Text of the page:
The story is set in St Agnes, a girls’ school in Mumbai. A convent, it’s staffed, as so many once were, by ghostly nuns and teachers whose lives are the subject of fantastic tales spun by their students. The protagonist is 15-year-old Tenral, a brilliant if precocious student in the final year of school. Blessed with an unusually musical ear, she is strongly attracted to, though initially repelled by, her English language teacher, Mrs D’Cruz, nicknamed Alfie. Convinced Mrs D’Cruz once had a torrid romance with a man of this name, quoted by her as the world’s greatest authority on poetry, Tenral sneaks to Rose Cottage, where the teacher lives and secretly listens to her read poetry aloud on Sundays. Tenral’s interest in the teacher’s private life is an obsession the author weaves in beautifully with the adolescent longings of a girl who is strangely detached from her parents’ middle-class life. Alfie introduces her to the magic of language and she is mesmerised.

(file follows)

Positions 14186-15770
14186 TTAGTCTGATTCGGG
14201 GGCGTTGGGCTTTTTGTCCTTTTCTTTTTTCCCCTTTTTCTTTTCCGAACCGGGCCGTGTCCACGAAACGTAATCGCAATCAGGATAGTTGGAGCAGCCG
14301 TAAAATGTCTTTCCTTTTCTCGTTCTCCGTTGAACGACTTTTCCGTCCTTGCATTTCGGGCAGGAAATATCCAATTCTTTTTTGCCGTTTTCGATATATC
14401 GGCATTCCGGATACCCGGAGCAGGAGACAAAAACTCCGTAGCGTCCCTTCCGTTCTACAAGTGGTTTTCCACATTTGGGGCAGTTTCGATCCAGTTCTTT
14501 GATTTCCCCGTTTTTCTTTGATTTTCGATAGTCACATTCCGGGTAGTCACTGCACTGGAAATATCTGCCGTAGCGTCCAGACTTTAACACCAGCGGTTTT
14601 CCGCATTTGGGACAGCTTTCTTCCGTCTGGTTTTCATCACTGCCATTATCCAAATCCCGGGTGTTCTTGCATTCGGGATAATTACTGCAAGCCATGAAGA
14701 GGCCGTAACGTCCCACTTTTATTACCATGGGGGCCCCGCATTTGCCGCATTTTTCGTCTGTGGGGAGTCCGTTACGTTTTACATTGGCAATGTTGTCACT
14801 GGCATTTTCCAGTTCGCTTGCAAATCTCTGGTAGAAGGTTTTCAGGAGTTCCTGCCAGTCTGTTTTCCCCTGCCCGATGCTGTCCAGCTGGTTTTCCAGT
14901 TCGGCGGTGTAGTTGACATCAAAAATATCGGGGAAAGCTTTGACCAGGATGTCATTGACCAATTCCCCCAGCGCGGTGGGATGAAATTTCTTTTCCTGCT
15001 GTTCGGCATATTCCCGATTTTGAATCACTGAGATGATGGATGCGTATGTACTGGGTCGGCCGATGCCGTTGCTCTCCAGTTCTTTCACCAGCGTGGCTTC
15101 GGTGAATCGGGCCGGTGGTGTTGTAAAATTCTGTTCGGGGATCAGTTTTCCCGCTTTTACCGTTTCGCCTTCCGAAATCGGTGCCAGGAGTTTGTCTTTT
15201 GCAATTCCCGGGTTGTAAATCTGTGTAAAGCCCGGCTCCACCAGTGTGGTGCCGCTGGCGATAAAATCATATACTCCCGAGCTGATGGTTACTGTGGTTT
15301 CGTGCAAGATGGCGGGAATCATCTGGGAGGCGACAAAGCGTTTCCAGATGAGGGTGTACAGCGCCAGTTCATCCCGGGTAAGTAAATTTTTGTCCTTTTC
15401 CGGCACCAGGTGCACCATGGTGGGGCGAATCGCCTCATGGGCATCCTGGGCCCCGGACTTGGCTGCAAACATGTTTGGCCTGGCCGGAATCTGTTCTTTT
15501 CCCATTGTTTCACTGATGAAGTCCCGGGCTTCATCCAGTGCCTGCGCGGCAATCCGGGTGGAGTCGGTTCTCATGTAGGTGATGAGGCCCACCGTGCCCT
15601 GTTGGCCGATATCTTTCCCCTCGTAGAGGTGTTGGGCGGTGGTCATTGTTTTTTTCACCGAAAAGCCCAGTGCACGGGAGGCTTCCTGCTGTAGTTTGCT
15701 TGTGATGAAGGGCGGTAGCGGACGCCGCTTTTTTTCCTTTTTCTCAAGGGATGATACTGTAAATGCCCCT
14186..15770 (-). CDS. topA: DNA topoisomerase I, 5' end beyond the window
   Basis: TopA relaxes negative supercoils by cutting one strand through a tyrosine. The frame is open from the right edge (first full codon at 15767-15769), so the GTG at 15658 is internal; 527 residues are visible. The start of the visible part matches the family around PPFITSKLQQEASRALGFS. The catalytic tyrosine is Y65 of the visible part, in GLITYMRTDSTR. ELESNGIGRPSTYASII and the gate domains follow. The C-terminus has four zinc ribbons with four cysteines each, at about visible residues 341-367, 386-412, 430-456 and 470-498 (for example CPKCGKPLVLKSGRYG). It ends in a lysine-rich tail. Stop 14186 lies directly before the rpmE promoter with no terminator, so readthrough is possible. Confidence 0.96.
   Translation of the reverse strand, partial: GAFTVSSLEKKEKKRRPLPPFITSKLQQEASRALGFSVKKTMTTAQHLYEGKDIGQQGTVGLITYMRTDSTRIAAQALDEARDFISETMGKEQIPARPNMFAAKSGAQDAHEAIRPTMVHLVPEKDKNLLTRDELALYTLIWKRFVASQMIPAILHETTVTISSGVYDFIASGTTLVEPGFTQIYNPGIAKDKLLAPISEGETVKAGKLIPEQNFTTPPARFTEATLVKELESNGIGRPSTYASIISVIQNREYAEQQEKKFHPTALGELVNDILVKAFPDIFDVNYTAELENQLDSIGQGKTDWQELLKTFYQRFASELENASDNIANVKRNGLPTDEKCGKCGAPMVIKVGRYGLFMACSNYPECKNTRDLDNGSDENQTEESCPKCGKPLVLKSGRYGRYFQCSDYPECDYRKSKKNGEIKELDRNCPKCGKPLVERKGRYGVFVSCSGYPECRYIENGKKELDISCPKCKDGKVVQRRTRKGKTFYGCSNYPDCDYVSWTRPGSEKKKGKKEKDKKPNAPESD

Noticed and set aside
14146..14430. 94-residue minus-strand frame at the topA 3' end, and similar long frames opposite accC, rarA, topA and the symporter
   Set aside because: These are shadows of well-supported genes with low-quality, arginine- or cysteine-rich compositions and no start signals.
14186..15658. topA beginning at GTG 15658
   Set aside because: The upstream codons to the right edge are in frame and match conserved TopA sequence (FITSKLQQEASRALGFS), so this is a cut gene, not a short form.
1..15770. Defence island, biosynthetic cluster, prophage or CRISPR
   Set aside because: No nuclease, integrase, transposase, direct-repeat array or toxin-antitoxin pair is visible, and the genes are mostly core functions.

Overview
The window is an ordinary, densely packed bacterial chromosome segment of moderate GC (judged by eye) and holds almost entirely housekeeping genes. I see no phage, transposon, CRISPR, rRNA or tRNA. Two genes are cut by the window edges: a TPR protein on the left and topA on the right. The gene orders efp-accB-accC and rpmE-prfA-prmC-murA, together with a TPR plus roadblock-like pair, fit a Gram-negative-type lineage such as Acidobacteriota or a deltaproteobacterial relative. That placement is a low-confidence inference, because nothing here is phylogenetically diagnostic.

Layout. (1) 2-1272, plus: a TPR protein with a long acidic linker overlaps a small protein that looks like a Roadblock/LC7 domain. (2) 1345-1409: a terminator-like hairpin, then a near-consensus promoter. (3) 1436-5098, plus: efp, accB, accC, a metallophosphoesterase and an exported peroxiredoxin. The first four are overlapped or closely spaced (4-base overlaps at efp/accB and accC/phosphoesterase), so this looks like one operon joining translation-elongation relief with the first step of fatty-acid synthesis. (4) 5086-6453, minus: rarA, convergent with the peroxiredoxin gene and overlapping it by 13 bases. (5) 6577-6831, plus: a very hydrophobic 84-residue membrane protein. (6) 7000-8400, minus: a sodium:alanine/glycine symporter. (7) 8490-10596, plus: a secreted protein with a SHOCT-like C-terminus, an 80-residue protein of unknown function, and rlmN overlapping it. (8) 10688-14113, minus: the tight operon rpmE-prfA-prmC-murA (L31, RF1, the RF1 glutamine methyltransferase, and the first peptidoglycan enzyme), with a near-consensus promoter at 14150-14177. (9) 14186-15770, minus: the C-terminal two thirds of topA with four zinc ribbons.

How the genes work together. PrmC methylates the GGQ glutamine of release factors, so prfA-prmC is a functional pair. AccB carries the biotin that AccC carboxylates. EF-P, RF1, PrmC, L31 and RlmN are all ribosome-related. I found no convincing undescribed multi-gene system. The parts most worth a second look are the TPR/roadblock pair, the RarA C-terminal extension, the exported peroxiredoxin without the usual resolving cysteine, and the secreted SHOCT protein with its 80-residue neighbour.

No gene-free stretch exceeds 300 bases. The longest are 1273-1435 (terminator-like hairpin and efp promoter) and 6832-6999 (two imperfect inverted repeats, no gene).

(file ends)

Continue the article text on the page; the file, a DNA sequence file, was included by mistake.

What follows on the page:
Swaminathan uses this simple plot to sneak in deftly a mad mother, a shameful rape and a mental breakdown with such lack of sentimentality that it is amazing how the drama of those episodes is preserved. Sample this: "Her bosom was a miracle that had defied the scientific curiosity of generations of Agnesians.... We imagined them when she undressed—they would spring apart with a centrifugal bounce."
I have never read anything by this author but was immediately struck by the startling quality of her writing. Swaminathan tells the story of an adolescent girl’s coming of age with a stunning mastery over the plot as well as haunting use of language and image. This is an author who needs showcasing but whether Penguin will do it remains to be seen.